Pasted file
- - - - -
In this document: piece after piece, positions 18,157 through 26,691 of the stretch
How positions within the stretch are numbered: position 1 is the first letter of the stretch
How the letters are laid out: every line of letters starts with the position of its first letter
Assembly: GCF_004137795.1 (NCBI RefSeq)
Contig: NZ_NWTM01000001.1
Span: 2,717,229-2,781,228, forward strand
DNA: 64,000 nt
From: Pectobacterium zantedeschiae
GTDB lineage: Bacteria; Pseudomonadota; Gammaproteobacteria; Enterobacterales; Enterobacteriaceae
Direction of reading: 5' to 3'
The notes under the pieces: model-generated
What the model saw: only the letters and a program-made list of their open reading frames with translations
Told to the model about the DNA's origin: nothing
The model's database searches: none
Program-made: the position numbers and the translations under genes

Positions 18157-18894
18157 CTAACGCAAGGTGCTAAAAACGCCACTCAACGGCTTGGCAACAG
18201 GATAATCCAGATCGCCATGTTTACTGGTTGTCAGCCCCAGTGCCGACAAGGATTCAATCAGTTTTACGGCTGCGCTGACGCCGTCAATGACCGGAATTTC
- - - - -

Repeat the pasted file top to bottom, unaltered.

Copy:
In this document: piece after piece, positions 18,157 through 26,691 of the stretch
How positions within the stretch are numbered: position 1 is the first letter of the stretch
How the letters are laid out: every line of letters starts with the position of its first letter
Assembly: GCF_004137795.1 (NCBI RefSeq)
Contig: NZ_NWTM01000001.1
Span: 2,717,229-2,781,228, forward strand
DNA: 64,000 nt
From: Pectobacterium zantedeschiae
GTDB lineage: Bacteria; Pseudomonadota; Gammaproteobacteria; Enterobacterales; Enterobacteriaceae
Direction of reading: 5' to 3'
The notes under the pieces: model-generated
What the model saw: only the letters and a program-made list of their open reading frames with translations
Told to the model about the DNA's origin: nothing
The model's database searches: none
Program-made: the position numbers and the translations under genes

Positions 18157-18894
18157 CTAACGCAAGGTGCTAAAAACGCCACTCAACGGCTTGGCAACAG
18201 GATAATCCAGATCGCCATGTTTACTGGTTGTCAGCCCCAGTGCCGACAAGGATTCAATCAGTTTTACGGCTGCGCTGACGCCGTCAATGACCGGAATTTC